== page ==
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Olens addresses trafficking, Port of Savannah
by Tom Spigolon
October 23, 2013 10:51 AM | 1839 views | 0 0 comments | 13 13 recommendations | email to a friend | print
State Attorney General Sam Olens, center, talks with Lydia Hallmark, left, and Joan Bankston.
State Attorney General Sam Olens, center, talks with Lydia Hallmark, left, and Joan Bankston.
Georgia’s top government attorney told the Paulding Business Association last week his staff was working to make the state friendlier to large cargo ships and less friendly to those fueling a more notorious kind of interstate commerce.

Attorney General Sam Olens, a Cobb County resident, said his office was working with a nonprofit group to make more Georgians aware of the need to halt sex trafficking of minors.

The effort, called “Georgia’s Not Buying It,” is a partnership between the attorney general’s office, the Georgia Bureau of Investigation and groups including Street Grace that targets the demand side of the crime.

Most victims forced into the trade are 12 to 14 years old and are runaway American girls, not illegal immigrants, as many people believe, he said.

“They’re just enthralled with a 21-year-old man paying attention to them,” Olens said. “They are not willing participants – they are victims.”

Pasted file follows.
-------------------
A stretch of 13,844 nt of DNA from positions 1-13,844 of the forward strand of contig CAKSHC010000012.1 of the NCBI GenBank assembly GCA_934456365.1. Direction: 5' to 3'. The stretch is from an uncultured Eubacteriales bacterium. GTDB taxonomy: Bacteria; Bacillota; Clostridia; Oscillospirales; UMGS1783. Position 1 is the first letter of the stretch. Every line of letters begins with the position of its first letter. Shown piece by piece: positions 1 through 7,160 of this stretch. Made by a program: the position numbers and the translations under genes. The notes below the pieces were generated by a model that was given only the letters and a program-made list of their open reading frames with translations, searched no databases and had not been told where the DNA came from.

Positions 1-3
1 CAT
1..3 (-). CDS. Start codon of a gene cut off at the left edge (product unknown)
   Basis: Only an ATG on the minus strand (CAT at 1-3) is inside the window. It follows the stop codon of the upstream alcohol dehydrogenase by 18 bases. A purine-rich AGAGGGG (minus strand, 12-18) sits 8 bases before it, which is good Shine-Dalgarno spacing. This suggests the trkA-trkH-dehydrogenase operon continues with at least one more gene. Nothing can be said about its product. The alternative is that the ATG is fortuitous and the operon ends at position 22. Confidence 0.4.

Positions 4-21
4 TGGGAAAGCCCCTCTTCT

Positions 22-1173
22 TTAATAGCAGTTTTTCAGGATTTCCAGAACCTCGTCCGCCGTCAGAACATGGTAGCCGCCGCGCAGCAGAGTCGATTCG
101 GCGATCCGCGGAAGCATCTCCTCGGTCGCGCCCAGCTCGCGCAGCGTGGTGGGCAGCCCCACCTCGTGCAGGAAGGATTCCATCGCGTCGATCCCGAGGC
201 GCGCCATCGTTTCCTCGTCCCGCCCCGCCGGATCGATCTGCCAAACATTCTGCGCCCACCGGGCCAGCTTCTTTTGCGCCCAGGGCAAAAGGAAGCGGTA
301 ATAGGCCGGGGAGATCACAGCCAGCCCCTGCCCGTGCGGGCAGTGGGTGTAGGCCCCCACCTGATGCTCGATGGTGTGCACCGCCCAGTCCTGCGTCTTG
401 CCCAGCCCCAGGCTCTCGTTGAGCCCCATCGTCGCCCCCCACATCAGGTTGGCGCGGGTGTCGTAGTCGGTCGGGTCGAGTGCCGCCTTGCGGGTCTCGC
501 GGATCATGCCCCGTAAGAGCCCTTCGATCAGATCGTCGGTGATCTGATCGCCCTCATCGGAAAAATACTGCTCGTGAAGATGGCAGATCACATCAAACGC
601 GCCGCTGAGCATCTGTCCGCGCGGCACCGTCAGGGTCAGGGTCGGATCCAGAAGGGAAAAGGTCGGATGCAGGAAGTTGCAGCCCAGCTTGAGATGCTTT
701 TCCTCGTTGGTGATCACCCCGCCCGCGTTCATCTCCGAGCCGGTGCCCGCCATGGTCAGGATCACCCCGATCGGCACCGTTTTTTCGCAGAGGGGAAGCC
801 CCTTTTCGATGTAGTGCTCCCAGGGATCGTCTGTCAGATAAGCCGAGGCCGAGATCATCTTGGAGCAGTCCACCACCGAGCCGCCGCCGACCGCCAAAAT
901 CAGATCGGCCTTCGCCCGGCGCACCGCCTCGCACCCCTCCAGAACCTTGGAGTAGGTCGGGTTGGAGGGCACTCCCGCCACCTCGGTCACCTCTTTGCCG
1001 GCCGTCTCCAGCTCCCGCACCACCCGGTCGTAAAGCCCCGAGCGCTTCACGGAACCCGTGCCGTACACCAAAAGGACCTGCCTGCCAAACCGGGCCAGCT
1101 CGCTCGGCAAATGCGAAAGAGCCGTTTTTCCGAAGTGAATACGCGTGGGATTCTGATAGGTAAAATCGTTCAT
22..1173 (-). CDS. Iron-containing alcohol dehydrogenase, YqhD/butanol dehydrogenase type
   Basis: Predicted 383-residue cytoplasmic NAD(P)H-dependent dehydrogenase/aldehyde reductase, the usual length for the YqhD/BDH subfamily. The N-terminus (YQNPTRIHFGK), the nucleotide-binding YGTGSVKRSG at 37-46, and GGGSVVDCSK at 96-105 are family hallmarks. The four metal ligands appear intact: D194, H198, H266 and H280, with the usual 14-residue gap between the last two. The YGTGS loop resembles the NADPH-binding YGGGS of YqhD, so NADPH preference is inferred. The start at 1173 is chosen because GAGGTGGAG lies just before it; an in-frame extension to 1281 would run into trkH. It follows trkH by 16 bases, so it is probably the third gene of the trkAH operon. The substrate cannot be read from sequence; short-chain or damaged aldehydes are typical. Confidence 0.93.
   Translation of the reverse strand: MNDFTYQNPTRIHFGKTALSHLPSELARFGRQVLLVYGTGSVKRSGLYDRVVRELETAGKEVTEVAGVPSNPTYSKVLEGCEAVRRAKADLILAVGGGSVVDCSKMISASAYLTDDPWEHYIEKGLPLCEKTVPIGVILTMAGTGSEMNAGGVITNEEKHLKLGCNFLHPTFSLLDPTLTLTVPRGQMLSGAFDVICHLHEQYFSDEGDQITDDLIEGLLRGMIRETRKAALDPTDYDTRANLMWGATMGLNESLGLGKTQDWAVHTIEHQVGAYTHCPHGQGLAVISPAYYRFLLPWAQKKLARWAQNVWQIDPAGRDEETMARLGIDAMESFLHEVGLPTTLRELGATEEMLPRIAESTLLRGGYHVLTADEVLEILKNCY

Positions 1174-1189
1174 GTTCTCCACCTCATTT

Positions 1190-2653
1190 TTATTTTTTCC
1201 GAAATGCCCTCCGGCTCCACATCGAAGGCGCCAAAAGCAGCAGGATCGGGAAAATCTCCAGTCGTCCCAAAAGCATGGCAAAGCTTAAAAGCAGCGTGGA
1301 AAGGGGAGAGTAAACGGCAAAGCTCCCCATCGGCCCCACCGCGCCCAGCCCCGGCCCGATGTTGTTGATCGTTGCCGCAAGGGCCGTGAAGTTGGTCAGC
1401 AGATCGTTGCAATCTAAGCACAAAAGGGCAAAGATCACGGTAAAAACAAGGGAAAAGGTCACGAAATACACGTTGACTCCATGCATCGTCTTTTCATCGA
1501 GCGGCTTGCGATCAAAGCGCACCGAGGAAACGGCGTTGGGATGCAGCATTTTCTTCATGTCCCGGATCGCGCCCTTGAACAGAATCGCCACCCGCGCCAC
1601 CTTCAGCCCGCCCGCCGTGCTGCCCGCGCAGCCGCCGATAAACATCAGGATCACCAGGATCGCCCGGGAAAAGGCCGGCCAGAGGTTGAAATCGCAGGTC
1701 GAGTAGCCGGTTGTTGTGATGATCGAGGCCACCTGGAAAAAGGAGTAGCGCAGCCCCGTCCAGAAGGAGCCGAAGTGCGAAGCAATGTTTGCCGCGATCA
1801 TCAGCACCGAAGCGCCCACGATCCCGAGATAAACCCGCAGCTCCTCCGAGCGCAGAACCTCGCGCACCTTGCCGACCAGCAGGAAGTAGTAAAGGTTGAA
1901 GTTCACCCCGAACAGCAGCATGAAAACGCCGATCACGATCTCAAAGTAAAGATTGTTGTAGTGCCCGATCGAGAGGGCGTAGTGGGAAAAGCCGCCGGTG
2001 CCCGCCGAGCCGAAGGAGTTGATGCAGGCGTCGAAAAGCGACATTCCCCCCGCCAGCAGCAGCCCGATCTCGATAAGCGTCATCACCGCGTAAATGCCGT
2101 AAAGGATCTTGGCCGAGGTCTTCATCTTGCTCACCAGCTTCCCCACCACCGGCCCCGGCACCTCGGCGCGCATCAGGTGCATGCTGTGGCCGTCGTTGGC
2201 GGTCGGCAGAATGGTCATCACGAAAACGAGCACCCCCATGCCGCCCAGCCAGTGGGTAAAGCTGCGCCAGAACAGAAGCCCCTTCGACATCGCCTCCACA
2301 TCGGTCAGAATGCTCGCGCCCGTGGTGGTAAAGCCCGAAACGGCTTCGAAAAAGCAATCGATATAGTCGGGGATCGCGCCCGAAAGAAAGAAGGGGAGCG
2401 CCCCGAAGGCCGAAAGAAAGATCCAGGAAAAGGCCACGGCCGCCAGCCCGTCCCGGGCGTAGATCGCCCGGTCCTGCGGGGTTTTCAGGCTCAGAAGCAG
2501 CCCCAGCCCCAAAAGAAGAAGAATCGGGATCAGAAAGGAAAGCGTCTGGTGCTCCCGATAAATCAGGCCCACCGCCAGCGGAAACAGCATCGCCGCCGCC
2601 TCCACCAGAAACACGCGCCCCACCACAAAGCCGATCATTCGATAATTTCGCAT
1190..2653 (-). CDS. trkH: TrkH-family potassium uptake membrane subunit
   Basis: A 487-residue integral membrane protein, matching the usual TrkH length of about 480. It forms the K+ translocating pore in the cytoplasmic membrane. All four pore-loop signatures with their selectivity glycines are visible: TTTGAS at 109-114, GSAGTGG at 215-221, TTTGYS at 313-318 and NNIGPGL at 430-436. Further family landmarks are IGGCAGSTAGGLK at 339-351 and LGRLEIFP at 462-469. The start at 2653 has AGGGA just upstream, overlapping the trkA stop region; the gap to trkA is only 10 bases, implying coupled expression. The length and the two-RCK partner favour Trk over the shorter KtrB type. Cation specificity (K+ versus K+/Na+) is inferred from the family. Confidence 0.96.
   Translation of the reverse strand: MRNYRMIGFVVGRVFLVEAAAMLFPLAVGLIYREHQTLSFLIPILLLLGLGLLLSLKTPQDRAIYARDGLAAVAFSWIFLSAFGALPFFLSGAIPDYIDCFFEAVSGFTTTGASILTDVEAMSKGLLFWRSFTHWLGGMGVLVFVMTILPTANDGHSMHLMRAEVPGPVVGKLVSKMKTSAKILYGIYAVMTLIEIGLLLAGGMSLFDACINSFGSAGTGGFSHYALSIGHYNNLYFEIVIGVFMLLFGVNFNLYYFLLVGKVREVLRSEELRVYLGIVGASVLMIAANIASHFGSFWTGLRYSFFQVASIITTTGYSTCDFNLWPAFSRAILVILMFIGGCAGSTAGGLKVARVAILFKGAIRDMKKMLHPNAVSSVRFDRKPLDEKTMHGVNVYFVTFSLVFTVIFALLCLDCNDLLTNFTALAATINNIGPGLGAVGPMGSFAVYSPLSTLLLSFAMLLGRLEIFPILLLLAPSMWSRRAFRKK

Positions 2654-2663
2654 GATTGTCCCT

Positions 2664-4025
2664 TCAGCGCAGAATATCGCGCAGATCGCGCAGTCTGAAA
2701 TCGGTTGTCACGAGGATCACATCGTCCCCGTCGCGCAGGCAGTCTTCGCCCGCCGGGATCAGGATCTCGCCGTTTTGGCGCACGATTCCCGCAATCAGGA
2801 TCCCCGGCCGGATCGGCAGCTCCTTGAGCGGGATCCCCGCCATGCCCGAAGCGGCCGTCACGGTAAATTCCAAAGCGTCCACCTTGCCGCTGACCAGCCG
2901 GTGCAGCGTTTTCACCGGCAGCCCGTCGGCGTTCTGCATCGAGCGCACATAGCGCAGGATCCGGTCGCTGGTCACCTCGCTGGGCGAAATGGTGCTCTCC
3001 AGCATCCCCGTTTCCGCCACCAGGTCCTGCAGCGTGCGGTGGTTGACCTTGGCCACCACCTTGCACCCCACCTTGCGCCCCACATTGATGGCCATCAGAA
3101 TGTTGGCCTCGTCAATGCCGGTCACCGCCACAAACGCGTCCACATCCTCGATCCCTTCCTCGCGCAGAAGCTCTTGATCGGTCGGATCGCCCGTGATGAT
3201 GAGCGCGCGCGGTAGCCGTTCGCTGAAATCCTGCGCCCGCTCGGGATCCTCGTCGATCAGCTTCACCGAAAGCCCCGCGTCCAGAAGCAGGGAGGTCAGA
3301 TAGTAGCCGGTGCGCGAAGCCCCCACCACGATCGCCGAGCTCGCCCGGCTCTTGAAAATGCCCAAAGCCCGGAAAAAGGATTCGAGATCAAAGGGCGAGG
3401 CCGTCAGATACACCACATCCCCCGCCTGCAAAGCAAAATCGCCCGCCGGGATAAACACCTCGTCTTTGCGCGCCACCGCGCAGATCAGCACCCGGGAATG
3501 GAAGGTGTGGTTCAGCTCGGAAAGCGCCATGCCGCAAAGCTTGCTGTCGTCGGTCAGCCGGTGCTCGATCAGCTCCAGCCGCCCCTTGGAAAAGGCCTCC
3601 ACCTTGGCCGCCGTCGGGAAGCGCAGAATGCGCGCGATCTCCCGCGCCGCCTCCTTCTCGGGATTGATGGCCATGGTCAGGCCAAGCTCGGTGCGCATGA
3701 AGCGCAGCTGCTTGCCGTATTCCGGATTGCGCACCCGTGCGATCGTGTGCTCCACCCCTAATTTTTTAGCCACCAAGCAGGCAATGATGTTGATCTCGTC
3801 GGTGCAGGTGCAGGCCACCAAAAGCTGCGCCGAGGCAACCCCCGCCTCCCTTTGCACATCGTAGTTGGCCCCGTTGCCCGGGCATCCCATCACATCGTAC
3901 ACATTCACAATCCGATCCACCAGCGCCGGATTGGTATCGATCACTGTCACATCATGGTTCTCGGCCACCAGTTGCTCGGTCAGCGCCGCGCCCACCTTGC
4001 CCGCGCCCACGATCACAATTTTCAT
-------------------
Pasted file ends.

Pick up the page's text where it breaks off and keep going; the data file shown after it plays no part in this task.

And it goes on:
He said the typical stereotype of such exploitation being an urban problem is inaccurate. Most customers are white, suburban men – many from the north side of metro Atlanta, he said.

Olens noted 180 cases of such crimes have been investigated in Fulton County alone this year. Those forcing girls into prostitution are being prosecuted, but the new effort seeks to inform customers about the risks of their actions as well, he said.

“We tell them, ‘If we catch you, your tail is going to spend a lot of time in jail, too,’” Olens said.

He said passage of legislation in 2011 included educating local law enforcement officers about the signs such crime is occurring. The legislation led to a traffic stop in Taliaferro County in which an officer found a 17-year-old girl who had been trafficked since she was 12 and forced to work in five states, Olens said.

On a more positive note, he said his staff was doing the bulk of the behind-the-scenes legal work to expand the Port of Savannah to accommodate larger cargo ships.

Olens said most Georgians only see government leaders talk about the effort. However, he said his staff has dealt with everything from environmental concerns to South Carolina’s legal efforts to delay the project to give Charleston a competitive advantage.

State officials are supporting the plan to deepen the Savannah River from 42 to 47 feet so larger, ocean-going cargo vessels can use the port after the Panama Canal is expanded by 2015. The port’s expansion is expected to generate 350,000 jobs and billions in revenue.

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